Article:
Shabbat-Table Talks: Ki Tissa

To read last year's Table Talk  click here.

 

 

By: Rabbi Ralph Tawil <tawil@bezeqint.net>

 

Value: Washing hands at the beginning of the day and before meals. Over the last century, this idea has become required practice, with our modern understanding of how disease is passed. The Torah mentions the requirement of the Kohanim (priests) washing hands before any holy service. Over the years, our sages expanded this idea to include everyone washing hands before eating bread. Our morning washing is also symbolic of the fact that our day is filled with service to God, and therefore should begin with ritual washing (in addition to hygienic washing, of course.)

 

Background: The beginning of our perasha continues the Torah’s description of the construction of the Mishkan. One of the essential items for the service at the Mishkan was the bronze washbasin and its stand. Although water was not abundant in the wilderness, washing hands and feet before the Temple service was an absolute requirement for the Kohanim.

 

Text: Shemot 30: 17-21

Now Hashem spoke to Moshe, saying: You are to make a basin of bronze, its pedestal of bronze, for washing, and you are to put it between the Tent of the Appointment (the Mishkan) and the slaughter-site; you are to put water therein, that Aharon and his sons may wash with it their hands and their feet. When they come into the Tent of the Appointment, they are to wash with water so that they do not die, or when they send up fire-offerings in smoke for Hashem, they are to wash their hands and their feet, so that they do not die. It is to be for them a law for the ages, for him and for his sons, throughout their generations.

 

Analysis and discussion of text: We see how the Torah took washing very seriously. Not only was there a special requirement to build the washbasin and its pedestal, but also the penalty for not washing hands and feet before serving in the temple was death!

 

Why do you think that it was so important for the Kohanim to wash their hands and feet before serving in the Mishkan? (It is not respectful to serve Hashem with dirty hands and feet. It also shows that the service that you are involved in is special and cannot be done in the same way that the rest of your activities are done. Rather, you must sanctify yourself by washing before serving Hashem.)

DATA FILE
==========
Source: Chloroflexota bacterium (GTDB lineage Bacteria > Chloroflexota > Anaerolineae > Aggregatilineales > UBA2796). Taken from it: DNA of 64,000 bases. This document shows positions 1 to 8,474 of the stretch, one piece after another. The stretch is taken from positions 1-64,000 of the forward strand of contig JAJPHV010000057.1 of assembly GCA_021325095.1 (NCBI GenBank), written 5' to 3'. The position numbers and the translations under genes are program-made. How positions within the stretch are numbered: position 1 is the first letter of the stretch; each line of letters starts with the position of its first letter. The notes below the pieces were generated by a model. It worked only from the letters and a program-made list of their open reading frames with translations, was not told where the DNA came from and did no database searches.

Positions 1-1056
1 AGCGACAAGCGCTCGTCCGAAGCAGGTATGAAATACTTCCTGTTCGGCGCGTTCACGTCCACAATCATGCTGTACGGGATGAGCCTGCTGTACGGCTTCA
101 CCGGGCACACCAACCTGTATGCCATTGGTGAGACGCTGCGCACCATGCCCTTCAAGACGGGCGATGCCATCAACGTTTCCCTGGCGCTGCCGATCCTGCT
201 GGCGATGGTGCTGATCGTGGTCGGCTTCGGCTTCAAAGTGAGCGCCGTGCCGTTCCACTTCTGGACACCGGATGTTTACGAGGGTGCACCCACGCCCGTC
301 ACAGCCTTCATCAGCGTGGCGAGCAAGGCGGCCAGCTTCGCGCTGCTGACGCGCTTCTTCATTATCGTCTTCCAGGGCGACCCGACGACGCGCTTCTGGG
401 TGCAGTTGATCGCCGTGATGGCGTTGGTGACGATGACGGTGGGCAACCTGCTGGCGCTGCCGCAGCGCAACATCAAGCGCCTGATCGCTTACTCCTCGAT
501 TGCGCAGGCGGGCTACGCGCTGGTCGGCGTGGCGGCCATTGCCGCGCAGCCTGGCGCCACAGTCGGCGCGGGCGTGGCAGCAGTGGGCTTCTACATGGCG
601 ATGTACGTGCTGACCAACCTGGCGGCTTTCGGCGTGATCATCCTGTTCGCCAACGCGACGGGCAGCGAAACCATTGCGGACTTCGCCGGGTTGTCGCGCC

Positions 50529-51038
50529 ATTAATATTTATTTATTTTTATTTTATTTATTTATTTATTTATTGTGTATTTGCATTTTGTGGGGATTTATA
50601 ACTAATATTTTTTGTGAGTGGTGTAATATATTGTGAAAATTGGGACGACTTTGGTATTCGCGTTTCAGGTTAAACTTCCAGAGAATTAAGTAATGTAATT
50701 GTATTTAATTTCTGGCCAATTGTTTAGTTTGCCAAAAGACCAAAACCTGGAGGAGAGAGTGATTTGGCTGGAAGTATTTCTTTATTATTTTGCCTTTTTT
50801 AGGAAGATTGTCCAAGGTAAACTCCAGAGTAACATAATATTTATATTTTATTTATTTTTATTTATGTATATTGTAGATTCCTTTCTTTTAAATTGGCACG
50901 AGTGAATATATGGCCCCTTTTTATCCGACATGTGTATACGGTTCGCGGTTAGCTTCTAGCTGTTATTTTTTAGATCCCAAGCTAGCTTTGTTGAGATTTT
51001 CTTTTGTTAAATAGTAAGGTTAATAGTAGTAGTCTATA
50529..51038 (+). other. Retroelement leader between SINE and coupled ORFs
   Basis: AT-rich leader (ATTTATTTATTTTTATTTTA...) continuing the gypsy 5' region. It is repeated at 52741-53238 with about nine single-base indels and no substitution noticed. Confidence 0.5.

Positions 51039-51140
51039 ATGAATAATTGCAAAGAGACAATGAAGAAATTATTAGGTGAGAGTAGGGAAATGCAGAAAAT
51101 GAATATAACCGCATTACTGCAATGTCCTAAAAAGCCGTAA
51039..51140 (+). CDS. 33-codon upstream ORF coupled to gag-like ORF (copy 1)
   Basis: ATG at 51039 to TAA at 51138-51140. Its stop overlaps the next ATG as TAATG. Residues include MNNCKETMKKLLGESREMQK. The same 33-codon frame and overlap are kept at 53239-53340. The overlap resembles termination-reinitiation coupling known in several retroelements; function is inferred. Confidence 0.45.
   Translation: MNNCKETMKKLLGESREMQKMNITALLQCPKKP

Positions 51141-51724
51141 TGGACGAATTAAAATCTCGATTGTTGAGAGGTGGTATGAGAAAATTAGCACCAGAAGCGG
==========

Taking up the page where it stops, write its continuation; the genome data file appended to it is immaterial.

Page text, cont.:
Our sages, through the halakha, have taught us that there are other occasions where we must wash. What are the other times that we must wash? (When we wake from a long sleep, before we pray and before we eat bread.) Why do we wash at these times? The washing before praying is easiest to explain by analogy to the Mishkan service. Just as the Kohanim washed before serving in the Mishkan, we must wash before we begin to serve Hashem through our prayers. This washing is not washing for cleanliness reasons. Of course, we should do that as well, especially before eating and upon waking. It is washing to raise our spiritual level in order to enter into the service of Hashem.

 

Using the same idea, why do we wash hands when we awake? One answer is that after we awake we usually begin our prayers. Another answer is that we recognize that our daily activities are a means of serving Hashem. We wash in order to raise up our hands and their work to the level of it being a true service of Hashem, no matter how “this-worldly” our activities are. When we think that in every waking moment we have an opportunity to sanctify God’s name by the way we talk and act towards one another and by the way we strive to perfect our character and our spirits through learning Torah.

 

We also wash hands before eating bread. The technical reason for this is that in the time of the Temple, the Kohanim would have to eat the Teruma, specially offered flour, in a state of ritual purity. Since we can never remember all the things that our hands have touched since the last washing, the Kohanim would wash them just to be sure that they were ritually pure. The sages adopted these practices for all our people, as we are all considered “a kingdom of priests and a holy nation.”